Occidental Petroleum Corporation is engaged in the acquisition, exploration, and development of oil and gas properties in the United States and internationally. The company operates in three segments: Oil and Gas; Chemical; and Midstream, Marketing and Other. This dividend achiever has paid dividends since 1975 and has managed to increase them for 12 years in a row.
The company’s latest dividend increase was announced in February 2014 when the Board of Directors approved a 12.50% increase in the quarterly dividend to 72 cents /share. The company’s peer group includes Exxon Mobil (XOM), Imperial Oil (IMO) and Hess (HES).
Over the past decade this dividend growth stock has delivered an annualized total return of 18.10% to its shareholders. This was due to the fact that the stock was really cheap a decade ago, coupled with the fact that earnings and dividends per share increased rapidly.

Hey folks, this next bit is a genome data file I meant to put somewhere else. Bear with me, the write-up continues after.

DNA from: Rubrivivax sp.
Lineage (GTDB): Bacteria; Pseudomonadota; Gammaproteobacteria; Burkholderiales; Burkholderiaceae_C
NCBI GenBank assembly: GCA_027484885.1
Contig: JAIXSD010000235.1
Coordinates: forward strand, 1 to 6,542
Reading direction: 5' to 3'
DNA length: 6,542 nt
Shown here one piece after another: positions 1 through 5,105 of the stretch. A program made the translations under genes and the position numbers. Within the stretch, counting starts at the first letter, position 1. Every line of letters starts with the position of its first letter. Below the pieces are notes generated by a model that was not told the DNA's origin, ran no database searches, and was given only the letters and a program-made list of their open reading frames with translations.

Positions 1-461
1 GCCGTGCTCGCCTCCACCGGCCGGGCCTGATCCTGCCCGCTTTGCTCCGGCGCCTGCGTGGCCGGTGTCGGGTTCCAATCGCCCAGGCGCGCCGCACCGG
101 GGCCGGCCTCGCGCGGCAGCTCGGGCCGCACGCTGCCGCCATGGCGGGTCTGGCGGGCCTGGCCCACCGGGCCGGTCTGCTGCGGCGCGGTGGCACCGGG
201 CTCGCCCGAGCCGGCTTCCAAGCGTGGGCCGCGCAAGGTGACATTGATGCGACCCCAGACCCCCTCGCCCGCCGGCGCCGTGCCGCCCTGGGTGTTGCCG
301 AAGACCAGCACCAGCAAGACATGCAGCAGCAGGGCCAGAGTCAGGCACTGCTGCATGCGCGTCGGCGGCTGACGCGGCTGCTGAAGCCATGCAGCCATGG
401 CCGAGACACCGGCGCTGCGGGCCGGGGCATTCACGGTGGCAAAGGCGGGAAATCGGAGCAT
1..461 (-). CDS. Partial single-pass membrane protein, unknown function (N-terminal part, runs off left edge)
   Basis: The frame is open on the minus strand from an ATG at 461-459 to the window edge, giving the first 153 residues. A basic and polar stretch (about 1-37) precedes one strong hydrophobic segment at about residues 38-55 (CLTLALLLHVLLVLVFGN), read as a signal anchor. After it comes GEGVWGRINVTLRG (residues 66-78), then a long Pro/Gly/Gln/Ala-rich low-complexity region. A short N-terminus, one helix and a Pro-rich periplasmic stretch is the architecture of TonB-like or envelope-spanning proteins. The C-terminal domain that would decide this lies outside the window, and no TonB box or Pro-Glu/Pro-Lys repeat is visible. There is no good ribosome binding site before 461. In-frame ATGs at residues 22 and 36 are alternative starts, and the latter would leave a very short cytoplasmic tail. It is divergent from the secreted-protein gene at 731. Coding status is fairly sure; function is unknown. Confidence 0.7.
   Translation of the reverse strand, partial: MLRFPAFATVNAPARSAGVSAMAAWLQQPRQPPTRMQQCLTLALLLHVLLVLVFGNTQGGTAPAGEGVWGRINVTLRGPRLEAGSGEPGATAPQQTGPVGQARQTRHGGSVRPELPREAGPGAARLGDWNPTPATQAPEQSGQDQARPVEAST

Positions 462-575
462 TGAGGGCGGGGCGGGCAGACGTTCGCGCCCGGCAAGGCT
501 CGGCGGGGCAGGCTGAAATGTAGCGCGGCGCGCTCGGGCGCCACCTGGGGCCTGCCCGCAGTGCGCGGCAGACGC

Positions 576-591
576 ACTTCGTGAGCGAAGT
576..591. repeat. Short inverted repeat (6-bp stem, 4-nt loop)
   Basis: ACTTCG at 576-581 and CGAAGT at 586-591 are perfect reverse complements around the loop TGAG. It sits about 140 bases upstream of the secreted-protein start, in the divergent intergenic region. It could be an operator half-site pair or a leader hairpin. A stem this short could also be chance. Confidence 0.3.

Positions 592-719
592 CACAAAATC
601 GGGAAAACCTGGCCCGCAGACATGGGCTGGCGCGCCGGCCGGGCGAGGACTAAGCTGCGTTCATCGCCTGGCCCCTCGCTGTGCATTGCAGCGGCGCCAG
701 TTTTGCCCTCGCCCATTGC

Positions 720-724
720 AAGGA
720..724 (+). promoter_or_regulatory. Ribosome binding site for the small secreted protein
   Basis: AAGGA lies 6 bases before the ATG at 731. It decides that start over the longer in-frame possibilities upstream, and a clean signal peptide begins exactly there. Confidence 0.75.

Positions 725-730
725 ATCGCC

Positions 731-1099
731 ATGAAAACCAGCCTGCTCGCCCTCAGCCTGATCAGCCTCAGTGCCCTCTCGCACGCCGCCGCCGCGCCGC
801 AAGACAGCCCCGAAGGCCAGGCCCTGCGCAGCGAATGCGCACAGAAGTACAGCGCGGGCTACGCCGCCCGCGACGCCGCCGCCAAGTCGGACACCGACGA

The company has managed to deliver a 13.50% average increase in annual EPS over the past decade. A large portion of the earnings growth occurred in 2004. The rest of the decade has been characterized by fluctuating earnings. Occidental Petroleum is expected to earn $7.15 per share in 2014 and $7.26 per share in 2015. In comparison, the company earned $7.34/share in 2013.
Occidental Petroleum has a record of consistent share repurchases. Between 2006 and 2014, the number of shares declined from 860 million to 801 million.
In early 2014, the company announced a few strategic initiatives, which will be catalysts for investor returns in the next five years or so. First, the company is selling off assets, and using the proceeds to buy back stock.
Second, the company is planning to spinoff its assets in California as a standalone company. Spinoffs have historically done really well for investors on average, because management is able to better focus on the underlying business after separation.
Third, the company is trying to focus on its remaining US assets and squeeze out mid to high single digit production growth. If oil and gas prices do not fall significantly from present levels, this could translate into much higher earnings per share.